TAVR/TAVI - Center of Excellence

What is transcatheter valve replacement?

Transcatheter aortic valve replacement (TAVR/TAVI/TAVI) is a treatment option for some patients with severe aortic stenosis (narrowing of the aortic valve opening).

Who can have TAVR/TAVI?

If you have been diagnosed with severe aortic stenosis and your doctor has evaluated the same, TAVR/TAVI may be a better alternative for you. However only a specialized Heart Team can determine which treatment option is best for you.

Your doctor would need to evaluate and plan for your TAVR/TAVI case by conducting few medical and clinical tests. You could be admitted to a hospital for carrying out these tests or you can get these tests done as an outpatient. If the tests confirm that you can go for TAVR/TAVI, the doctors will give you a definite time for getting this procedure done at the hospital.

The process for TAVR/TAVI evaluation includes 3 steps:

Sending in records for review by the RHL Heart Team

Heart TAVR/TAVI procedure eligible patients have to go series of tests at RHL Heart Centre. TAVR/TAVI is less invasive than traditional surgery. Team will council you about the details of procedure.

Cardiologists will review of your medical records, test results and other information about your health.

Why choose RHL Heart Center for your care?

Protected TAVI program at RHL Heart center runs under leadership of Dr Ravindra Singh Rao, Chairman, RHL Heart Centre. Dr Rao is expert in TAVR/TAVI and Structural Heart Disease therapies. He has done the highest TAVR/TAVI procedure in India and in south-east Asia with safest outcome. Our outcomes speak for themselves. Please review our facts and figures, and if you have any questions, don't hesitate to ask

What happens during the procedure?

Your aortic valve will be replaced with a valve made from animal tissue (biological). The tissue is supported with a metal frame. Despite the metal frame, having the valve will not require you to take blood thinners. But, if you are already taking a blood thinner, you will need to keep taking it.

  • The area is numbed, and either a local anaesthetic with sedation or a general anaesthetic is given. This will be discussed with you prior to your procedure
  • A balloon catheter is inserted into an artery in either your groin or underneath your collarbone
  • The balloon catheter is guided into your heart and positioned within the opening of the bicuspid aortic valve
  • The doctor gently inflates the balloon to open up the valve
  • The doctor implants a new aortic valve using metal mesh tube which keeps the valve in place - the new valve either expands by itself or is expanded using the balloon, depending on the type of valve used
  • The new valve is positioned to push aside your damaged aortic valve
  • The balloon is deflated and your doctor removes the balloon catheter

What are the types of TAVR/TAVI approaches?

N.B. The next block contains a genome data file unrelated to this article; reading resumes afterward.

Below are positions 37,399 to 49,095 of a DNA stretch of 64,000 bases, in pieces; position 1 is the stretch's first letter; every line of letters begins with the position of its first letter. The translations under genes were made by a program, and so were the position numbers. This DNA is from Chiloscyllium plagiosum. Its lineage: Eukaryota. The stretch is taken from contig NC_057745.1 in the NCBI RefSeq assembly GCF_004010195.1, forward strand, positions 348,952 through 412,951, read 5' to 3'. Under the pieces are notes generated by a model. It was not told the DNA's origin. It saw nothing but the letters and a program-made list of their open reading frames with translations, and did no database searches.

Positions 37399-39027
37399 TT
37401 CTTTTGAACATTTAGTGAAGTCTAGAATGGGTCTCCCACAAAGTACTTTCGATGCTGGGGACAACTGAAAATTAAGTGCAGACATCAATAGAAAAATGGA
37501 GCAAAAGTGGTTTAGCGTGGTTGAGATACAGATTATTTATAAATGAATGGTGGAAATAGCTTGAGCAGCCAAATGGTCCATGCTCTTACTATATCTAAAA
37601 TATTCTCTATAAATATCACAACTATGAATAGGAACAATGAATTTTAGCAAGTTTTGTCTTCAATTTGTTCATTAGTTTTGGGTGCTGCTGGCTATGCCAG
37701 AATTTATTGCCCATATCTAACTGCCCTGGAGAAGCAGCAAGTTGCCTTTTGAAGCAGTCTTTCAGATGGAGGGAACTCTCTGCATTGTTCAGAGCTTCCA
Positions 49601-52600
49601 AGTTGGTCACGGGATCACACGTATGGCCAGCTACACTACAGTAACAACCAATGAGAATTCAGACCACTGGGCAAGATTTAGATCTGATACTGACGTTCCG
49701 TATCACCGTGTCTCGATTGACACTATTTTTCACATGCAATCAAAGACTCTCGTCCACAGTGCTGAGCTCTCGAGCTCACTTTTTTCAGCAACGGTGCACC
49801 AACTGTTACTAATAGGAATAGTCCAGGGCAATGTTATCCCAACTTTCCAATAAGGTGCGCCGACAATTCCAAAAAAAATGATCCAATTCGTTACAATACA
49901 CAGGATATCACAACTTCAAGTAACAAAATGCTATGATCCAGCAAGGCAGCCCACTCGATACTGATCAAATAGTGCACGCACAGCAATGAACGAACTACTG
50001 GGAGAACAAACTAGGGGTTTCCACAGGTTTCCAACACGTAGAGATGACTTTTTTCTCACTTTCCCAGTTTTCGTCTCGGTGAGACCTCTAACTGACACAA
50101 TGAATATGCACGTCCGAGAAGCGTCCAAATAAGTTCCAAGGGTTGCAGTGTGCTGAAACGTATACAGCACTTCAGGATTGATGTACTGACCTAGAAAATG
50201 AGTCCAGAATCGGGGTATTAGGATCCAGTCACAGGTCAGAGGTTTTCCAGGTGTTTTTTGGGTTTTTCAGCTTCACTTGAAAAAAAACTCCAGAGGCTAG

There are several ways to implant the new valve. Your doctor will decide which approach is the best for you and may mention approaches other than those described below.

TAVR/TAVI heart procedure can be performed in different ways depending on each individual’s anatomy.

Some approaches include:

  • The transfemoral approach (the most common approach and is through an incision in the leg).
  • The subclavian approach (through an incision near the shoulder).
  • The transapical approach (through an incision in the chest between the ribs).
  • The transaortic approach (through an incision in the upper chest).

What are the types of TAVR/TAVI valves?

The Medtronic TAVI Valve and Edwards TAVI SAPIEN are the most commonly used TAVR/TAVI prosthetic valves.

The Edwards SAPIEN Valves – Sapien 3

Evolut R and Evolut Pro


Cerebral Protection

To help prevent cerebrovascular events (stroke), a potential risk during TAVR/TAVI surgery, the RHL Heart Centre team uses the Sentinel Cerebral Protection System in appropriately selected patients.

Valve in Valve TAVR/TAVI

Patients who had SAVR or surgical mitral valve replacement may develop valve degeneration 10 to 20 years after surgery can opt for “valve- in- valve” (ViV) procedure. A valve-in-valve TAVR procedure involves placing the new valve (aortic or mitral) into the old one using a transcatheter approach. You may be able to have a valve-in-valve procedure if:

  • Your old valve was replaced with a prior bioprosthetic valve
  • Your old valve opening is the right size to support a transcatheter valve
  • You are considered high risk for traditional heart surgery
  • You don’t have other valve conditions that would be best corrected with traditional heat surgery
  • How long does the procedure take?
  • It will take about an hour to get you ready for the actual procedure. The procedure itself takes about an hour

What happens after the procedure?

TAVR/TAVI patients can go home within 3 days of procedure.

Follow-up care

It is very important to make sure you follow-up with your doctor after the TAVR/TAVI heart procedure. You will need to visit your cardiologist one week after the procedure and have an echo and a visit within one month of the procedure. You will need another appointment with your cardiologist 6 months after the procedure, and at 1 year after you get your new TAVR valve.

Don’t Worry, Have A Safe TAVI

Dr Ravinder Singh Rao

Chairman, RHL Heart Centre
Head - Complex Angioplasty - TAVI Program

Monday - Saturday

9:00Am to 5:00Pm

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